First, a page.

Wikipedia's Claudian letters claims: Claudius proposed a reform of the Latin alphabet by the addition of three new letters, two of which served the function of the modern letters W and Y. In his concept the turned F (digamma inversum) designed a V to represent consonantal U (W/V). A half H was used to represent the so called sonus medius, a short vowel sound between U and I before labial consonants in Latin words such as optumus/optimus, later used as a variant of y in inscriptions for Greek upsilon (as in Olympicus). A reversed C (antisigma) was used to replace BS and PS, much like X stood in for CS and GS. The appearance of this letter is disputed, however, since no inscription bearing it has been found.
A sound between U and I
Now the most important of these three letters is the Y, which according to Loeb's footnote is used to represent the sound between u and i in maxumus, maximus, etc.; In footnote to A copious Latin grammar: Volume 1 - page 10913 the effect is being described as a minor “error”: b) for optimus, pessimus, minimus, maximus, we find even in the best writers optumus, pessumus, minumus, maxumus, — as decimus decumus. A missing interpretation for the the sound between u and i indicates that the original work as written by Claudius to explain his theory for the three letters had been lost. To my opinion however detecting a sound intermediate between U and I however suggests to consider the character Y as an androgynous, religious symbol in which the female letter U has been placed over the male symbol I.
12 This image is in the public domain because it is an SVG representation of an ancient script. 13 Immanuel Johann Gerhard Scheller, George Walker - 1825 - Vollständige Ansicht
Claudius' idea to use a V for the consonant U
Claudius' idea to use a V for the consonant U must also be considered as a religious concept. In ancient eras the vowels were to be considered as sacred symbols in contrast to the consonants. It must have been a sacrilege to intermix the “profane” U and the “sacred” vowel V. In the meantime however we are using a vowel U and a consonant V. Up to now I did not find any religious symbolism in the third letter Ↄ, for the sound of bs as ps, but the Ↄ may also have been designed for a special religious purpose. I analyzed the novel “I, Claudius by Robert Graves” (published 1934) for some clue for Claudius' ideas. Although I knew it may be phantasy I figured out the author might be correct in his derivations, which are documented in chapter 17 on page 79 of the web-document. Claudius is thought to have tried to make Latin truly phonetic. “Speaking of the alphabet, I was interested at this time in a simple plan for making Latin truly phonetic. It seemed to me that three letters were missing. These three were consonantal U to distinguish it from U, the vowel; a letter to correspond to the Greek Upsilon (which is a vowel between Latin I and U) for use in Greek words which have become Latinized; and a letter to denote the double consonant which we now write in Latin as BS but pronounce like the Greek Psi. It was important, I wrote, for provincials learning Latin to learn it correctly; if the letters did not correspond to the sound how could they avoid mistakes in pronunciation? So I suggested, for consonantal U, the upside down F 14 (which is used for that purpose in Etruscan): thus LAɟINIA instead of LAUINIA; and a broken H for Greek Upsilon: thus B├BLIOTHECA instead of BIBLIOTHECA; and an upside down 15 C for BS: thus AƆQUE for ABSQUE. The last letter was not so important, but the other two seemed to me essential, I suggested the broken H and the upside-down F and C because these would cause the least trouble to the men who use letter-punches for metal or clay: they would not have to make any new punches. I published the book and one or two people said that my suggestions were sensible; but of course it had absolutely no result. My mother told me that there were three impossible things in the world; that shops should stretch across the bay from Baiae to Puteoli, that I should subdue the island of Britain, and that any one of these absurd new letters would ever appear on public inscriptions in Rome. I have always remembered this remark of hers, for it had a sequel.” No religious background is being suggested for a vowel Y between Latin I and U. It was used to transcribe loanwords from Greek, so it was not a native sound of Latin and was usually pronounced /u/ or /i/, to transcribe the so-called sonus medius (a short vowel before labial consonants), but in inscriptions was sometimes used for Greek upsilon instead.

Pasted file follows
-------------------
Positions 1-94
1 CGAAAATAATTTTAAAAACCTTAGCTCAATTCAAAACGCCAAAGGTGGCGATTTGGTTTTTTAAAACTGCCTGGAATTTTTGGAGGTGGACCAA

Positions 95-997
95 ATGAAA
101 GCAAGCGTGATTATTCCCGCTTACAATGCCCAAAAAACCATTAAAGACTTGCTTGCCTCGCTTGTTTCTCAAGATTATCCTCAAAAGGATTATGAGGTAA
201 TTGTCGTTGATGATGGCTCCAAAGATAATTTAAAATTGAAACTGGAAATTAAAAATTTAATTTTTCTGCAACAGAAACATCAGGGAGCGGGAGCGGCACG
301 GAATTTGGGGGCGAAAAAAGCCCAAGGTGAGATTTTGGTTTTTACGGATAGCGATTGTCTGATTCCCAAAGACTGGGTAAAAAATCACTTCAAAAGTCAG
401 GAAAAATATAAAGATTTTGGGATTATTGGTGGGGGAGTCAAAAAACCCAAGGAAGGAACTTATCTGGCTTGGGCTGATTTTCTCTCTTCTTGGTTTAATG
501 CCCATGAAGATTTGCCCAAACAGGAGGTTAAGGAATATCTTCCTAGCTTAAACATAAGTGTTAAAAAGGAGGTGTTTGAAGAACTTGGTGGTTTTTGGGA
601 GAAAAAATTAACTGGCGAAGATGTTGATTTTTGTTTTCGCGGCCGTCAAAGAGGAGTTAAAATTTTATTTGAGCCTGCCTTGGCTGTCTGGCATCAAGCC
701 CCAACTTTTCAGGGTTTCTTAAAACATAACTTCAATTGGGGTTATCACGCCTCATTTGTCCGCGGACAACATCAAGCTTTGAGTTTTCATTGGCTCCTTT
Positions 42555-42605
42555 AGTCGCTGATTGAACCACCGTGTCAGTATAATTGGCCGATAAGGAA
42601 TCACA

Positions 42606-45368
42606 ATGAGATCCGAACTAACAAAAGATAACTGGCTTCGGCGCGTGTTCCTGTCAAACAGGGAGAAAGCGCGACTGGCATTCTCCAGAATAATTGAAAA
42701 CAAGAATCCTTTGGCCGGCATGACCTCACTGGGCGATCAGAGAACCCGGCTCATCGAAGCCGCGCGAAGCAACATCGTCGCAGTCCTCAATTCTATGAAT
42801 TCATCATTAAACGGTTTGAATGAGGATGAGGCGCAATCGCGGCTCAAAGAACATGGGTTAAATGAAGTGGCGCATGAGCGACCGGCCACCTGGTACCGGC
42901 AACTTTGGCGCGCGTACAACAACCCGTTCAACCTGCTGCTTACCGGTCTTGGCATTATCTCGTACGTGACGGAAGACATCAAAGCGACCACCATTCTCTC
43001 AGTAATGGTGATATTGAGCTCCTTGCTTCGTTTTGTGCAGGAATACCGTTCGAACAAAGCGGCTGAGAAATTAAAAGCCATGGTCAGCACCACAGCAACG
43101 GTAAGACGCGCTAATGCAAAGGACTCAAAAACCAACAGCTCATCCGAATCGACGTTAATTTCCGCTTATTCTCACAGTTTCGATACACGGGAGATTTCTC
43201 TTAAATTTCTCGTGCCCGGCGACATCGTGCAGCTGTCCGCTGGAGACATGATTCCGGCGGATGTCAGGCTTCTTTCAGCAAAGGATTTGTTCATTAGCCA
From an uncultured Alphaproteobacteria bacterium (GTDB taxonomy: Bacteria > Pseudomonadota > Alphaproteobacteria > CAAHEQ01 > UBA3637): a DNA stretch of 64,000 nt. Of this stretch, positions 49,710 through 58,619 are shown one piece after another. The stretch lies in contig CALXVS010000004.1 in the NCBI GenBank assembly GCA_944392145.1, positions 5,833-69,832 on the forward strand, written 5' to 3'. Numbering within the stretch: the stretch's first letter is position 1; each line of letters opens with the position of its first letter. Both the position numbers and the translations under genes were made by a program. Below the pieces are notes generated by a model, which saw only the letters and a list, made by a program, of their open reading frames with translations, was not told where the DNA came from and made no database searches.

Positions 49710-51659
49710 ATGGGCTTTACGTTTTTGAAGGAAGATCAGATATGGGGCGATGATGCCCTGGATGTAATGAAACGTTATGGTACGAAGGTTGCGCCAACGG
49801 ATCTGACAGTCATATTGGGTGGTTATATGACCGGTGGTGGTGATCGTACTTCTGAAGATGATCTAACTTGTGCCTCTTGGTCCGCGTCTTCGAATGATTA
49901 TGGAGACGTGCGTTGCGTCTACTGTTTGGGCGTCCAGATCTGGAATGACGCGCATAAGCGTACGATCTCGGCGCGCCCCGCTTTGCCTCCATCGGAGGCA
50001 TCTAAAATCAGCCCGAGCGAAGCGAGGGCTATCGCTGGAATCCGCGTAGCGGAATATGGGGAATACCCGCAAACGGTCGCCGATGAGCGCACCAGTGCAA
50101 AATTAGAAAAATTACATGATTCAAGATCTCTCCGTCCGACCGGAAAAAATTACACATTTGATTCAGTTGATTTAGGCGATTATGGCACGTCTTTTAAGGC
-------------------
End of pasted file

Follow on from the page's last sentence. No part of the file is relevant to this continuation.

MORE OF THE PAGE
Of course Wycliffe (c. 1328 – 1384) knew the important work of Suetonius and he may have known the work of Claudius as well. He may have understood the symbolism of the sound between u and i and the androgynous creation legends. Did he redesign a new religious concept by choosing the Yletter as a new Ego-pronoun in English? Religious symbolism would also explain why the English Ego-pronouns Y and I have been written as capitals. Wycliff's Y denotes the androgynous and the modern pronoun I refers to the male symbolism.
14 By a lack of a capital letter F I used the best fit lower case symbol f. 15 This obviously must be a 180° rotated letter C.
In Wyclif's Bible the personal pronoun of the first person singular has been defined as an upper case character “Y”. An example may be found in Hosea 11-9: